Chinese Regime’s Stimulus Spending Misses the Mark

“The Results Are In: Chinese Stimulus Fails,” according to an Aug. 10 article on The Heritage Foundation website. 

Taking numbers from the Chinese regime’s National Bureau of Statistics, in 2008 the Chinese state’s stimulus plan provided 4 trillion yuan ($585 billion) over a two-year period and in 2009 another 9 million yuan ($1.3 trillion) to prop up its banking sector lending spree.

The Chinese regime’s stimulus package didn’t benefit the populace, but for infrastructure projects, including building the longest sea bridge, airports, and the high-speed railway, mostly state-approved projects. Besides, the funds only benefited state-owned enterprises, companies that were bureaucratic, corrupt, and not profit-oriented.

“But as the stimulus efforts show, the government [Chinese regime] primarily resorted to making state-owned enterprises bigger—and ended up making the lives of most people harder,” the Heritage Foundation article suggested. 

According to an Aug. 14 Seeking Alpha article, the Chinese regime’s stimulus has failed because the Chinese state controls spending behind the scenes, instead of market forces, and thus ignores productivity theory.

“Just look at the bubbles in China. The stimulus spending created their own version of the housing bubble which has really begun to burst in the last year, and now untold millions of people connected to the industry are finding their incomes grinding to a halt,” according to the article on the Seeking Alpha website.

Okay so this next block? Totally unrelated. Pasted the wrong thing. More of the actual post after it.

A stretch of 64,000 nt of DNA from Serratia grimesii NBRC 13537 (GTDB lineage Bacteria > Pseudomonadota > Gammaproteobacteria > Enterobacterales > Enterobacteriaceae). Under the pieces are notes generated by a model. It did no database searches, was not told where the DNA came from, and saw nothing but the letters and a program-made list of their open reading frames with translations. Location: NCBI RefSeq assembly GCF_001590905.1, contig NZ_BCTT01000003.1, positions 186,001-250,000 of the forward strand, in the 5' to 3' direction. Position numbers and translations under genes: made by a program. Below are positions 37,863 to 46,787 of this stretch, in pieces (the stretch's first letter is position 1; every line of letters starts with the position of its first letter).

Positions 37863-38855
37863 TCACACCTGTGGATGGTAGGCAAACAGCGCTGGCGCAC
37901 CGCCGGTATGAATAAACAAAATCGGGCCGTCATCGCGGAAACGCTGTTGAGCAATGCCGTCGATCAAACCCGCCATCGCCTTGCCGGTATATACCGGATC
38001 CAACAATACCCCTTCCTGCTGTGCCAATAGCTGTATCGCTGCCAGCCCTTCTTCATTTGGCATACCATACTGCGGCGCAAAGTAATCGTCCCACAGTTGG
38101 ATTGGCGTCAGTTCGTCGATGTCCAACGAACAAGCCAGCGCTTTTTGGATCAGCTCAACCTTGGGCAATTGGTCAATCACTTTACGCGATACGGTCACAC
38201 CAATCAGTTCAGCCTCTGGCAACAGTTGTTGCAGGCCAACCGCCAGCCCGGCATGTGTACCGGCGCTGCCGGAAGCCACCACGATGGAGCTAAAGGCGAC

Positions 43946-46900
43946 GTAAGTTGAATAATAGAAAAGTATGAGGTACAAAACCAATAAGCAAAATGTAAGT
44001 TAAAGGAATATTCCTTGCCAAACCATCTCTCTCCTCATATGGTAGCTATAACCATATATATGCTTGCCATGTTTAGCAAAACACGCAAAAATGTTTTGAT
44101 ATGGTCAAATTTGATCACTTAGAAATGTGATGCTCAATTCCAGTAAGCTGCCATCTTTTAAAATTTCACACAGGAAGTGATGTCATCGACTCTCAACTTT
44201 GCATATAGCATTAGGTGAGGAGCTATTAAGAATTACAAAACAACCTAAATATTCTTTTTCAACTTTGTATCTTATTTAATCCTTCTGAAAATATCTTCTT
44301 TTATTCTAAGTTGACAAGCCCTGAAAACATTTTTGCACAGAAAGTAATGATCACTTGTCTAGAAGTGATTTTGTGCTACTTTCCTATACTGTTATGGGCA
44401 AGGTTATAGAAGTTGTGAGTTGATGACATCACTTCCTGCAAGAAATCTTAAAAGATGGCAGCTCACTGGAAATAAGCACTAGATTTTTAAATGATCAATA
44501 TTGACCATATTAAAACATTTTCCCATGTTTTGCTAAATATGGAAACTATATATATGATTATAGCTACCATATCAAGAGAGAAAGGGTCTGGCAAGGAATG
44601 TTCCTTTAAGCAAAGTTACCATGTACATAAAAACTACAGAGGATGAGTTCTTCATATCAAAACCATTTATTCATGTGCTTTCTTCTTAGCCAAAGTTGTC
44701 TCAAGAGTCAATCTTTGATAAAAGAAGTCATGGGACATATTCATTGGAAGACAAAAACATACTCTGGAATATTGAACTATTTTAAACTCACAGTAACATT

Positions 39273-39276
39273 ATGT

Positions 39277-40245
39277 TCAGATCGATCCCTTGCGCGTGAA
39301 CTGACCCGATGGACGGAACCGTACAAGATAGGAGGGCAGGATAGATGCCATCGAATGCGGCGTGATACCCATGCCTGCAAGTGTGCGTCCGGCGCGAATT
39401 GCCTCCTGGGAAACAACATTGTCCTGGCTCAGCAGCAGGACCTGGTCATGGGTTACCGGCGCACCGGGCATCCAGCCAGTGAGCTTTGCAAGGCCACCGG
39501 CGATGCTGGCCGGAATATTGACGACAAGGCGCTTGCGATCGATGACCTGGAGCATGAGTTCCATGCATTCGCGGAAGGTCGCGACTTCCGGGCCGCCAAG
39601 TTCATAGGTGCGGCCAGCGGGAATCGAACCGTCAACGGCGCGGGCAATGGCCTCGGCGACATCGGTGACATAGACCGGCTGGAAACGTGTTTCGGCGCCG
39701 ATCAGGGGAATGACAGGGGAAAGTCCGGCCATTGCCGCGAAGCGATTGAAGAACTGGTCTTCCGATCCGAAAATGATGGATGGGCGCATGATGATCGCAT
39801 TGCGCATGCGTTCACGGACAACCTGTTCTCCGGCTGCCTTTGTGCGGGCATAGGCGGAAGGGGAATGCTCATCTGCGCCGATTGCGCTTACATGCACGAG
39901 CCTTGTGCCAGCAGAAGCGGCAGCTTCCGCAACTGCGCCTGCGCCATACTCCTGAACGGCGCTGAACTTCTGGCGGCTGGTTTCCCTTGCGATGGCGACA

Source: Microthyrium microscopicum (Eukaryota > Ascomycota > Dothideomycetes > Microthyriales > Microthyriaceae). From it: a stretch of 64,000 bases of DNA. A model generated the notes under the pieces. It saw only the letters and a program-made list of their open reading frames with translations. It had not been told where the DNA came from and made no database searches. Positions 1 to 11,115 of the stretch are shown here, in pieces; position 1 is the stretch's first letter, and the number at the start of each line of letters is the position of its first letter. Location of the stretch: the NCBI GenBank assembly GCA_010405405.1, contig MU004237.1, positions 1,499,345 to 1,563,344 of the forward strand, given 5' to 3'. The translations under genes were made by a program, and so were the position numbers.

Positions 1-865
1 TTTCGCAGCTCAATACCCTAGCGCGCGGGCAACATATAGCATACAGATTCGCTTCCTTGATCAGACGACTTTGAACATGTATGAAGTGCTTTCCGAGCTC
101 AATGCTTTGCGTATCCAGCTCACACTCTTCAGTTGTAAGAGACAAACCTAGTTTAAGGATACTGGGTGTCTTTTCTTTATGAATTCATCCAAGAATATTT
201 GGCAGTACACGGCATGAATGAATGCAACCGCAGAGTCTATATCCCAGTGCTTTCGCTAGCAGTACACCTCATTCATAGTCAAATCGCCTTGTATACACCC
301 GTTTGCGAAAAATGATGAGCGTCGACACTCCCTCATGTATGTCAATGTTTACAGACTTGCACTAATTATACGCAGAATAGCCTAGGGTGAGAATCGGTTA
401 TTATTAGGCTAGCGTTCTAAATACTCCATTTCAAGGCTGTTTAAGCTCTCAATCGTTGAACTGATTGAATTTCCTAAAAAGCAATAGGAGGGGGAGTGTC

Another Perspective of the U.S.-China Trade Deficit

An Aug. 11 Seeking Alpha article states, “Even though the US, like any other trade-deficit country, could require balanced trade under WTO [World Trade Organization] rules, the Obama administration has let the Chinese government keep out American products through a wide variety of tariff and non-tariff barriers.” 

According to reports from market experts, due to trade barriers imposed by the Chinese state, U.S. producers are forced to produce products in China and more often than not must turn over propriety information. One case in point is that General Motors Co. had to turn over its latest electric battery and Cadillac technology to its partner, Chinese automaker SAIC Motor Corp. Ltd., for the right to sell electric and luxury cars in China.

 

“There have been frequent press reports about slower growth in Chinese exports, related to the global slowdown, but little notice of the much sharper decline in Chinese manufactured imports,” the Manufacturers Alliance for Productivity and Innovation pointed out in a recent article on its website.